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Thursday night with Erickson Sensei was fantastic. It was only Sensei, myself, and Matt for all three classes. I called rei for each class...which made me happy in a goofy sort of way. I think I just like shouting in Japanese.
We started with more yoko ukemi. First we did it from squatting, then standing. Then we moved on to doing it from lying on one side and flipping up and over to the other. Bang, slap, roll, stand.
I asked Sensei what to do about breathing. She said some people hold their breath, which could help them prevent having the wind knocked out of them. Personally, she said, she prefers to breathe out at the same time as the slap. I think I prefer her method because the few times I did hold my breath, I seemed to fall harder and bounce. That can't be good.
Tai sabaki toshu was the main technique we focused on after yoko ukemi, katatetori permutations. We did the basic tai sabaki movements back to get the timing and the posturing right, then sumitoshi drops, and then some throws.
Our basic movement was the katatetori grab, and nage pulls their hand into their hara like tekubikosa undo. You tenkan back, then reverse, then step forward, leading uke around. From that point, you either do a throw, the sumitoshi drop, or you cut to tell uke to release, then step back to prepare for the next grab.
Sometimes I still find myself grinning like a fool when I get a technique close to right. I'm sure that's not a bad thing per se, but it breaks my concentrati
Wow. The mats get cold in the dojo. And it was only 50F(10C) outside. What is it going to be like when it's a real winter day in Chicago?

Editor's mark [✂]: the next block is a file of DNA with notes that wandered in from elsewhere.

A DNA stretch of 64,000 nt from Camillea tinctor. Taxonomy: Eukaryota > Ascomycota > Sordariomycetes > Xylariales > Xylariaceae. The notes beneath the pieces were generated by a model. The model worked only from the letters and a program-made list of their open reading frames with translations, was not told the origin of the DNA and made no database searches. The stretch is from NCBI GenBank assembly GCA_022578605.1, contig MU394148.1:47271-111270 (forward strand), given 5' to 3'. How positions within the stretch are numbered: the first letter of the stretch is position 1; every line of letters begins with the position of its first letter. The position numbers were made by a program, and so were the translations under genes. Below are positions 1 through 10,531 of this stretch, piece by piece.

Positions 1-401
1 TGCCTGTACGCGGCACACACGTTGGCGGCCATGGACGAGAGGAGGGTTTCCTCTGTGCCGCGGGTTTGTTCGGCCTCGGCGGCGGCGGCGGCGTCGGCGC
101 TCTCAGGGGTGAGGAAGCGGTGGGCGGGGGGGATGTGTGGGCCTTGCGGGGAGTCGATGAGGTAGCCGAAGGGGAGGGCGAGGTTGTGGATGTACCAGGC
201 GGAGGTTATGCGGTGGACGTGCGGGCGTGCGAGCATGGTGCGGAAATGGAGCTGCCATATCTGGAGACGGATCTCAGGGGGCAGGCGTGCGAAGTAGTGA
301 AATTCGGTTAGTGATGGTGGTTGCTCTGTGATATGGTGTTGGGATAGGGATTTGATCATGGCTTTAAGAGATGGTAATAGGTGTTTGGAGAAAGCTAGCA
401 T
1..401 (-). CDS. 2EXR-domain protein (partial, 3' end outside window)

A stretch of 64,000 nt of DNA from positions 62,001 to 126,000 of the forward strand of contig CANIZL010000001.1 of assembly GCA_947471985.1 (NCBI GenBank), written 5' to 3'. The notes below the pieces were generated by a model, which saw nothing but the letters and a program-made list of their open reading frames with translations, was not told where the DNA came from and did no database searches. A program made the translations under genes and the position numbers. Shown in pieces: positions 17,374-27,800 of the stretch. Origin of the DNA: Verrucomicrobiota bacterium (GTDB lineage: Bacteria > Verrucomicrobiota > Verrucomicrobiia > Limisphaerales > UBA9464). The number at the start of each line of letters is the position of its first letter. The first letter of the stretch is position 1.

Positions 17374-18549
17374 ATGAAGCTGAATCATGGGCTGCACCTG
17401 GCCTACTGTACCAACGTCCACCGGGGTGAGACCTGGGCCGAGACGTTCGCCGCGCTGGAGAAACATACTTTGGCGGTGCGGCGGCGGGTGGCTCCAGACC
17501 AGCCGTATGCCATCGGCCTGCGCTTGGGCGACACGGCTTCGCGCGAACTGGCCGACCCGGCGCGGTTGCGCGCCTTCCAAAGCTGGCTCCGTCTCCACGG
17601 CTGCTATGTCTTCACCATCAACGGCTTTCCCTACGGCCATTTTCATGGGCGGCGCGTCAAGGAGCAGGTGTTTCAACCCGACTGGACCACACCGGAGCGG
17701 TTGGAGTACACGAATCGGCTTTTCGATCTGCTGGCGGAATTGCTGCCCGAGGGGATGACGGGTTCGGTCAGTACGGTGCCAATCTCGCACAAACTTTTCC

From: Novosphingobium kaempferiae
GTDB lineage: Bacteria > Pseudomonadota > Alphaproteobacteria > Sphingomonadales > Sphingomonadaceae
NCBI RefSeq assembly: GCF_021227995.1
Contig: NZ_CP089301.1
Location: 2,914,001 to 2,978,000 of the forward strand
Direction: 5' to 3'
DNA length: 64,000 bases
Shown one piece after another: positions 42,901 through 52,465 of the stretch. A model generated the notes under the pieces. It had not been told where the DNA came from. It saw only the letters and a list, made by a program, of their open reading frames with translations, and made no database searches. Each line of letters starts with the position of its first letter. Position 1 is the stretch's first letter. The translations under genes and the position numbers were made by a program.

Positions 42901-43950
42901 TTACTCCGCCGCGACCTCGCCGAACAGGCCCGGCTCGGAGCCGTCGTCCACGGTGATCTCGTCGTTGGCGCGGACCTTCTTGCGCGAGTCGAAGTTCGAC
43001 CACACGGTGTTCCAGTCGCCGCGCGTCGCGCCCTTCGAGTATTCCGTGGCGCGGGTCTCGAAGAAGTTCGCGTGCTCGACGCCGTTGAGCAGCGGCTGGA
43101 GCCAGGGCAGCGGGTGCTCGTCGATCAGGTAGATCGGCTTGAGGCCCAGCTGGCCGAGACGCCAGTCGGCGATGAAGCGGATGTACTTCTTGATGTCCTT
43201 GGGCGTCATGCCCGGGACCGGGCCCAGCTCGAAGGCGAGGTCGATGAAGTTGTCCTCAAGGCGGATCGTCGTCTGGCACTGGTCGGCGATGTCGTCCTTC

The first class was a beginner class, a perfect segue back after a week away. There was one new student on the mats, and one familiar face from the summer kenshusei program. I was happy to see him back with us.
We did the usual koho tento undo, orenaite, and sumitoshi stuff, making our way to kotegaeshi. While the very new students were working on the techniques, Toyoda Sensei approached John and I, who have a little more experience (but not much by any means) and showed us about threatening atemi to change uke's focus.
All of the sudden, the little fake punches I'd seen in many techniques started to make a bit of sense. You don't actually intend to strike uke, but you're moving their awareness away from their active hand and forcing them to block.
Not only does it make it easier to control the hand you have, uke's balance could be upset with the push of a feather. Ok, well maybe not a feather, but John and I are so new that it totally changed the rules on us. For five minutes or so we kept at it, and every single time we both fell prey to the threat of a fist coming at our face.